What You Need to Know About Bounce Rates

What Is Bounce Rate?

A Breakdown of Bounce Rates and How to Utilize This Data for Your Marketing Efforts

Google Analytics can give you a ton of useful metrics about your site’s performance and how users are interacting with your site. With so many numbers and percentages, it can be difficult to figure out which stats are worth focusing on. One stat that is highly talked about among digital marketing experts is bounce rate. But what is it? How important is it? And what is a good bounce rate?

In this article, we will discuss how to calculate bounce rate, what rate you should aim for, and what you can do to achieve the ideal rate.

What Is Bounce Rate?

First off, it is important to understand what a bounce is.

Let us say someone lands on your home page. If they click onto another page on your site, that is an interaction. However, if they leave your site without interacting with any other pages, that is a bounce.

Some actions that can result in a bounce include:

  • Closing the tab/window
  • Clicking on a link to a different site on the page
  • Clicking the back button
  • Typing in a new URL
  • Staying on the page but keeping the browser idle for an extended period

How Is the Percentage Calculated?

This metric is calculated by how many sessions on your site end in a bounce. For example, if you have had ten sessions on your site this month and four sessions ended in a bounce, you have a 40 percent bounce rate.

Where to Find Bounce Rate?

You can find your site’s bounce rate by logging into Analytics and clicking on Acquisition > All Traffic > Channels (this will make it easier to focus on bounce rates based on traffic source). You can also find this metric by clicking on Behavior > Site Content > Landing Pages (this will give you an overall look at your bounce rate by page).

Analytics will display an overall bounce rate and bounce rate by page. Your overall bounce rate is the overall number of bounces divided by the overall number of visits across all your site pages. The bounce rate per page is determined by how many sessions that started on that page ended in a bounce. If you are auditing your site’s performance, it is best to focus on bounce rate on a page-by-page basis.

How Important Is Bounce Rate?

According to SEMrush, bounce rate is the fourth most important ranking factor on Search Engine Results Pages (SERPs). But why? After all, Google has officially said that it does not directly factor into rankings. However, the actual answer may be a bit more complicated.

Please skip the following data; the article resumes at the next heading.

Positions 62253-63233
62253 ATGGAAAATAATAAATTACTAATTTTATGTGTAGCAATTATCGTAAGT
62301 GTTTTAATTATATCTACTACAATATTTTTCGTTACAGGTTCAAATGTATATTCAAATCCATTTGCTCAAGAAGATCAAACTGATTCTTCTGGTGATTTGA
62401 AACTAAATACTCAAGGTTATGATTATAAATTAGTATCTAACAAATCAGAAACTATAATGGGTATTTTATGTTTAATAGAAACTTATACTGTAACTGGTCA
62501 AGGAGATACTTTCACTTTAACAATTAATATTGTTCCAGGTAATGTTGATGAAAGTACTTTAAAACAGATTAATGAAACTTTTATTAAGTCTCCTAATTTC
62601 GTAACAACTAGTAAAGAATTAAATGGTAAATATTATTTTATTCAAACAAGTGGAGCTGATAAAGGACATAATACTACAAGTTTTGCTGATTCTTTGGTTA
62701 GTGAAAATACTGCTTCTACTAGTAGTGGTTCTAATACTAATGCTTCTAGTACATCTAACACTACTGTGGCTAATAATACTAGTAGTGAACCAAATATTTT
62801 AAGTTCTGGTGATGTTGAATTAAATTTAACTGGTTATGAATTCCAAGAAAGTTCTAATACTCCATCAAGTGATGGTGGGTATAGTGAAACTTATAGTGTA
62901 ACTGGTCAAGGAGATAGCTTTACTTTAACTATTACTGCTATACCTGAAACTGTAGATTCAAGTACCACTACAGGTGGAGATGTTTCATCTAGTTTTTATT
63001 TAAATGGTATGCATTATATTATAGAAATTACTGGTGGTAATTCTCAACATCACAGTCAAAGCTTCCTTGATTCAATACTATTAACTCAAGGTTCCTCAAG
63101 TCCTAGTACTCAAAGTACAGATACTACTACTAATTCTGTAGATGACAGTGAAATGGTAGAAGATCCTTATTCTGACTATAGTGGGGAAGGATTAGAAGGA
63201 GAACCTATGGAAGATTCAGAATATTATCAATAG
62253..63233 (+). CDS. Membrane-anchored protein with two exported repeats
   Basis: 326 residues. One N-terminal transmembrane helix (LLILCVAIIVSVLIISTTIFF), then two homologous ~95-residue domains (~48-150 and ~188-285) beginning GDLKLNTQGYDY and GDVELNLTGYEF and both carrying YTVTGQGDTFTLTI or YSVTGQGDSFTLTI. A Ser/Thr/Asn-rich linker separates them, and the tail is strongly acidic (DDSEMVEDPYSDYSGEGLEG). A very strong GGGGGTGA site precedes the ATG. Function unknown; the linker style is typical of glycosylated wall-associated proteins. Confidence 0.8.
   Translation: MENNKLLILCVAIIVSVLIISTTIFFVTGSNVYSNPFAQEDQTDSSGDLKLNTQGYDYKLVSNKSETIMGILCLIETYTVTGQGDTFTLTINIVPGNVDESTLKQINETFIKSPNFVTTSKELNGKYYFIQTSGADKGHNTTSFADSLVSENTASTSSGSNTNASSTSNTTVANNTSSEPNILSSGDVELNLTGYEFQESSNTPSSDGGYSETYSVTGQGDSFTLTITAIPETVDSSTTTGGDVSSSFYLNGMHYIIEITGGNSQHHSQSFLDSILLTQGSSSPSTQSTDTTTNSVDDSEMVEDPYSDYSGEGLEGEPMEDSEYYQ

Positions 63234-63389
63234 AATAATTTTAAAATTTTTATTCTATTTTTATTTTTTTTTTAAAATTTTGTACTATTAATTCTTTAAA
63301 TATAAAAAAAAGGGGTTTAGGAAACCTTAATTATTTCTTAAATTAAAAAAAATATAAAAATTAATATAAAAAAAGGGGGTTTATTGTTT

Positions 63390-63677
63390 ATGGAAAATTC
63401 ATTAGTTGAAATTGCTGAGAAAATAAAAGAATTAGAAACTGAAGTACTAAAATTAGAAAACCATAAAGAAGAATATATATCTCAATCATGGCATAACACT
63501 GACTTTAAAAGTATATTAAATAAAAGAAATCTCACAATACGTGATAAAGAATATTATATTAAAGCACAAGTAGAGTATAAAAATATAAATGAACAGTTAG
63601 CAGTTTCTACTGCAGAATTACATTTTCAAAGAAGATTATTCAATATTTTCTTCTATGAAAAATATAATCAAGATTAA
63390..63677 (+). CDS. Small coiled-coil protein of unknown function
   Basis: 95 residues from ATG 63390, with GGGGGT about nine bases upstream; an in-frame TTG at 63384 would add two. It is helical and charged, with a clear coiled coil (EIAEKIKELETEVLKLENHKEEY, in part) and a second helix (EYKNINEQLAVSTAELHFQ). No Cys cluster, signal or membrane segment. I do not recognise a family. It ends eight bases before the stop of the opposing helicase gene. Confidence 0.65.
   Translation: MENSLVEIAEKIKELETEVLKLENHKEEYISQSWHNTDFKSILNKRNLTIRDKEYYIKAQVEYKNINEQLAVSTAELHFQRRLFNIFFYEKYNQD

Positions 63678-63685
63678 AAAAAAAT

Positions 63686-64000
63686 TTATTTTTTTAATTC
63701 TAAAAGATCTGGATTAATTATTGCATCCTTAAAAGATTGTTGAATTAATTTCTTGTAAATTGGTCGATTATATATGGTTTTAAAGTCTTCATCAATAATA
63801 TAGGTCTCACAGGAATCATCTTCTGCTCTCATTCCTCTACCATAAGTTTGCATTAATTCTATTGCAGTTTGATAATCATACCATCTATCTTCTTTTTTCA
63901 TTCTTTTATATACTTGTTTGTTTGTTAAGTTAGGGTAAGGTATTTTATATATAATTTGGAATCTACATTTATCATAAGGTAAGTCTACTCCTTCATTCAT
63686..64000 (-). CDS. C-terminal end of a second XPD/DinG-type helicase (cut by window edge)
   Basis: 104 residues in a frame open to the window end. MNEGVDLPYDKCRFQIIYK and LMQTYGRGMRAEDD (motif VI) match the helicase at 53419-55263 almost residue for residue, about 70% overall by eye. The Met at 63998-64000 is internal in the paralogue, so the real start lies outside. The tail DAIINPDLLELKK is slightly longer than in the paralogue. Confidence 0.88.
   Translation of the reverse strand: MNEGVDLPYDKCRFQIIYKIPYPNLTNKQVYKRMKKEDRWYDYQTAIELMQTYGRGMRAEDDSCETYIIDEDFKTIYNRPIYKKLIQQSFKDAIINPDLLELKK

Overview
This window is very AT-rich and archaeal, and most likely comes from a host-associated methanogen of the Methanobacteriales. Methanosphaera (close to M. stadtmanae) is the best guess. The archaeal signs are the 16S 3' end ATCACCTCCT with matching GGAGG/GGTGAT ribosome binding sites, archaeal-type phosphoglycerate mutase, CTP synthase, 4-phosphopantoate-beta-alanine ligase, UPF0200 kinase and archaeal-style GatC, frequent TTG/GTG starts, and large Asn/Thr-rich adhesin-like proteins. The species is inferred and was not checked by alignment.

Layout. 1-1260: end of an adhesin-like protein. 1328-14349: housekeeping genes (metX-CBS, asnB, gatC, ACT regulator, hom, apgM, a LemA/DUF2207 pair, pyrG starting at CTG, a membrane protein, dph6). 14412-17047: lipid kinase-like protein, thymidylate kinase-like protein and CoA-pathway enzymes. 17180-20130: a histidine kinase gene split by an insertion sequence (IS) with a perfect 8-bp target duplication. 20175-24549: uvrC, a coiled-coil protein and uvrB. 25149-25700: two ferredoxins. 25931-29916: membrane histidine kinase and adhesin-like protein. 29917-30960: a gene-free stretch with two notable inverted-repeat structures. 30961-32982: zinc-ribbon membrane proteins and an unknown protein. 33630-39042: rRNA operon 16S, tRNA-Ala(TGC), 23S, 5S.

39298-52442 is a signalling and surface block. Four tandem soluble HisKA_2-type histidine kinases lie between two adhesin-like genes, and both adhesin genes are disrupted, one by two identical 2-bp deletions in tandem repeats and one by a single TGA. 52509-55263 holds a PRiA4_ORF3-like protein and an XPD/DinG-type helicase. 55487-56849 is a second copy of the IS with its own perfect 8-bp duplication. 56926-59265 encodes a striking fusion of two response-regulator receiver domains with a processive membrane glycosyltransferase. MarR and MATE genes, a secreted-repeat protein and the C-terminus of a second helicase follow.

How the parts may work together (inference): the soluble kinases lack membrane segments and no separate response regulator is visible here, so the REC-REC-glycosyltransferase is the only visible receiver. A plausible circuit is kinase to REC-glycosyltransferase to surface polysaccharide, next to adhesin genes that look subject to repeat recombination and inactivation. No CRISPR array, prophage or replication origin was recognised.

First of all, bounce rate can signal how users are engaging with your site. A low percentage means that users who land on your site are exploring different pages and reading the content you have posted (and possibly resulting in conversions). On the other hand, a high percentage may mean that users do not find the content on your site relevant or interesting enough to continue browsing other pages on your site.

If engaging with your site’s content is a metric you use to determine success, a high percentage can be problematic. For example, if you run an ecommerce site, bounces could indicate the number of users who visit your site without making a purchase, so a high bounce rate would be worth looking into. However, if you publish a lot of blogs or resources where users can get the information they need from visiting a single page on your site, a high bounce rate may not indicate an issue with your site.

Does Bounce Rate Affect Organic Rankings?

An industry study found a strong relationship between time on site and rankings; namely, sites where users spent more time on the page than average tended to rank higher on the SERPs. It is possible that Google’s algorithm assumes that spending more time on a page means the page is more relevant, and since Analytics automatically assumes that a session that ends in a bounce means the session lasted zero seconds, a page with a high bounce rate is less relevant. However, Google has not officially confirmed this, so the great debate on whether bounce rate is ever used as a ranking factor continues.

Yet, it is still important to consider this metric as an indicator of how users are engaging with your site and whether they are converting.

What Percentage Should I Aim For?

While one study found that the ideal bounce rate is between 41 and 51 percent, the real answer is not so cut and dry.

A “good” and “bad” bounce rate will depend on a variety of factors, including what type of content your site has, your industry, traffic source, and many more.

Here are some examples of how ideal bounce rates can vary: